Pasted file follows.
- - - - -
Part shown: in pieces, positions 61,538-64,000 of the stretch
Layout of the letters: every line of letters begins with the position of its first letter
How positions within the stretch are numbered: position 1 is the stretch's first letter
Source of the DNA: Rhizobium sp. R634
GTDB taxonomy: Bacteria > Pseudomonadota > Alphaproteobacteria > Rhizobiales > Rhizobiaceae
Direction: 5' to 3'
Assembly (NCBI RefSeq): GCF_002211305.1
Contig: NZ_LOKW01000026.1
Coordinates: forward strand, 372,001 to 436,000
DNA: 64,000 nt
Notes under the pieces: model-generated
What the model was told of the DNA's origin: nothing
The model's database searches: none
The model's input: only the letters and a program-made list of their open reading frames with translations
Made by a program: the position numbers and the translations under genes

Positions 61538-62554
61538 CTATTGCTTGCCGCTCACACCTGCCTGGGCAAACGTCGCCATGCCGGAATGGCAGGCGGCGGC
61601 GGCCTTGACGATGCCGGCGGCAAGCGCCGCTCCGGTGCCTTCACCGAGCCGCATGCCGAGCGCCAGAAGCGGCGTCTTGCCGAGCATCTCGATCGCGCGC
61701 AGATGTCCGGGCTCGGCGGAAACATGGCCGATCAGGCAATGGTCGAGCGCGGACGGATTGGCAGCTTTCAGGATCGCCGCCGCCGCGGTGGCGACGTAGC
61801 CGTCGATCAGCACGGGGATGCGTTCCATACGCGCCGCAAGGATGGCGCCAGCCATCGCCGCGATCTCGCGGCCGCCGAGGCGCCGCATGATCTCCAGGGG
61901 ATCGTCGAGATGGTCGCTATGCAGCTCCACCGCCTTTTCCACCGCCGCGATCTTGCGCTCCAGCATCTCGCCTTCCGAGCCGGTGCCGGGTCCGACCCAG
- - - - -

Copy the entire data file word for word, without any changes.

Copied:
Part shown: in pieces, positions 61,538-64,000 of the stretch
Layout of the letters: every line of letters begins with the position of its first letter
How positions within the stretch are numbered: position 1 is the stretch's first letter
Source of the DNA: Rhizobium sp. R634
GTDB taxonomy: Bacteria > Pseudomonadota > Alphaproteobacteria > Rhizobiales > Rhizobiaceae
Direction: 5' to 3'
Assembly (NCBI RefSeq): GCF_002211305.1
Contig: NZ_LOKW01000026.1
Coordinates: forward strand, 372,001 to 436,000
DNA: 64,000 nt
Notes under the pieces: model-generated
What the model was told of the DNA's origin: nothing
The model's database searches: none
The model's input: only the letters and a program-made list of their open reading frames with translations
Made by a program: the position numbers and the translations under genes

Positions 61538-62554
61538 CTATTGCTTGCCGCTCACACCTGCCTGGGCAAACGTCGCCATGCCGGAATGGCAGGCGGCGGC
61601 GGCCTTGACGATGCCGGCGGCAAGCGCCGCTCCGGTGCCTTCACCGAGCCGCATGCCGAGCGCCAGAAGCGGCGTCTTGCCGAGCATCTCGATCGCGCGC
61701 AGATGTCCGGGCTCGGCGGAAACATGGCCGATCAGGCAATGGTCGAGCGCGGACGGATTGGCAGCTTTCAGGATCGCCGCCGCCGCGGTGGCGACGTAGC
61801 CGTCGATCAGCACGGGGATGCGTTCCATACGCGCCGCAAGGATGGCGCCAGCCATCGCCGCGATCTCGCGGCCGCCGAGGCGCCGCATGATCTCCAGGGG
61901 ATCGTCGAGATGGTCGCTATGCAGCTCCACCGCCTTTTCCACCGCCGCGATCTTGCGCTCCAGCATCTCGCCTTCCGAGCCGGTGCCGGGTCCGACCCAG